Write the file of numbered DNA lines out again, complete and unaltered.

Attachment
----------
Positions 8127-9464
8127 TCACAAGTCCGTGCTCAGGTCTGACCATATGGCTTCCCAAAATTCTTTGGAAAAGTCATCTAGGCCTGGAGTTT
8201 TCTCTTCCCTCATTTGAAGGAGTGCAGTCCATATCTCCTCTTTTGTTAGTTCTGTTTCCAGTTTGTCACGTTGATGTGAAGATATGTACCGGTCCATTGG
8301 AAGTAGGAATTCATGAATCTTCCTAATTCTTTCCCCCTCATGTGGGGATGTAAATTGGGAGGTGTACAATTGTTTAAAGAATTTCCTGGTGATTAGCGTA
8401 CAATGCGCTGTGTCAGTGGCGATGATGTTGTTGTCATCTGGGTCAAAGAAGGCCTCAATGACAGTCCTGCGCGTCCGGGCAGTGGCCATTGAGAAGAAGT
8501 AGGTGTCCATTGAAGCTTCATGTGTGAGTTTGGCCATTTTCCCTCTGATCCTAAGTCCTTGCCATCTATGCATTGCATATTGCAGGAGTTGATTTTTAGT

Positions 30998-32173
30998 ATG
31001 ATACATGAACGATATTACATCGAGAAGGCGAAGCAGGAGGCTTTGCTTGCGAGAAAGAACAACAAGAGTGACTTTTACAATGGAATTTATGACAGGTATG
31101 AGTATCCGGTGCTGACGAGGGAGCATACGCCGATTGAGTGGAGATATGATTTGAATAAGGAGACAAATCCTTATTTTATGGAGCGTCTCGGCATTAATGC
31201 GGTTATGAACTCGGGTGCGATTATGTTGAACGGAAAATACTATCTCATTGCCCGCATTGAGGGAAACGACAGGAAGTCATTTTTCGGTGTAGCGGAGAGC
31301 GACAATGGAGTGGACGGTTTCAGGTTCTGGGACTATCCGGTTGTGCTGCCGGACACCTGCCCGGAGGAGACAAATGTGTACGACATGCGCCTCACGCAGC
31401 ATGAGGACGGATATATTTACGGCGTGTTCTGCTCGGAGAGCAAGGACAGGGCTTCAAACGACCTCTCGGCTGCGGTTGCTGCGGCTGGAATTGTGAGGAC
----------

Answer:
Positions 8127-9464
8127 TCACAAGTCCGTGCTCAGGTCTGACCATATGGCTTCCCAAAATTCTTTGGAAAAGTCATCTAGGCCTGGAGTTT
8201 TCTCTTCCCTCATTTGAAGGAGTGCAGTCCATATCTCCTCTTTTGTTAGTTCTGTTTCCAGTTTGTCACGTTGATGTGAAGATATGTACCGGTCCATTGG
8301 AAGTAGGAATTCATGAATCTTCCTAATTCTTTCCCCCTCATGTGGGGATGTAAATTGGGAGGTGTACAATTGTTTAAAGAATTTCCTGGTGATTAGCGTA
8401 CAATGCGCTGTGTCAGTGGCGATGATGTTGTTGTCATCTGGGTCAAAGAAGGCCTCAATGACAGTCCTGCGCGTCCGGGCAGTGGCCATTGAGAAGAAGT
8501 AGGTGTCCATTGAAGCTTCATGTGTGAGTTTGGCCATTTTCCCTCTGATCCTAAGTCCTTGCCATCTATGCATTGCATATTGCAGGAGTTGATTTTTAGT

Positions 30998-32173
30998 ATG
31001 ATACATGAACGATATTACATCGAGAAGGCGAAGCAGGAGGCTTTGCTTGCGAGAAAGAACAACAAGAGTGACTTTTACAATGGAATTTATGACAGGTATG
31101 AGTATCCGGTGCTGACGAGGGAGCATACGCCGATTGAGTGGAGATATGATTTGAATAAGGAGACAAATCCTTATTTTATGGAGCGTCTCGGCATTAATGC
31201 GGTTATGAACTCGGGTGCGATTATGTTGAACGGAAAATACTATCTCATTGCCCGCATTGAGGGAAACGACAGGAAGTCATTTTTCGGTGTAGCGGAGAGC
31301 GACAATGGAGTGGACGGTTTCAGGTTCTGGGACTATCCGGTTGTGCTGCCGGACACCTGCCCGGAGGAGACAAATGTGTACGACATGCGCCTCACGCAGC
31401 ATGAGGACGGATATATTTACGGCGTGTTCTGCTCGGAGAGCAAGGACAGGGCTTCAAACGACCTCTCGGCTGCGGTTGCTGCGGCTGGAATTGTGAGGAC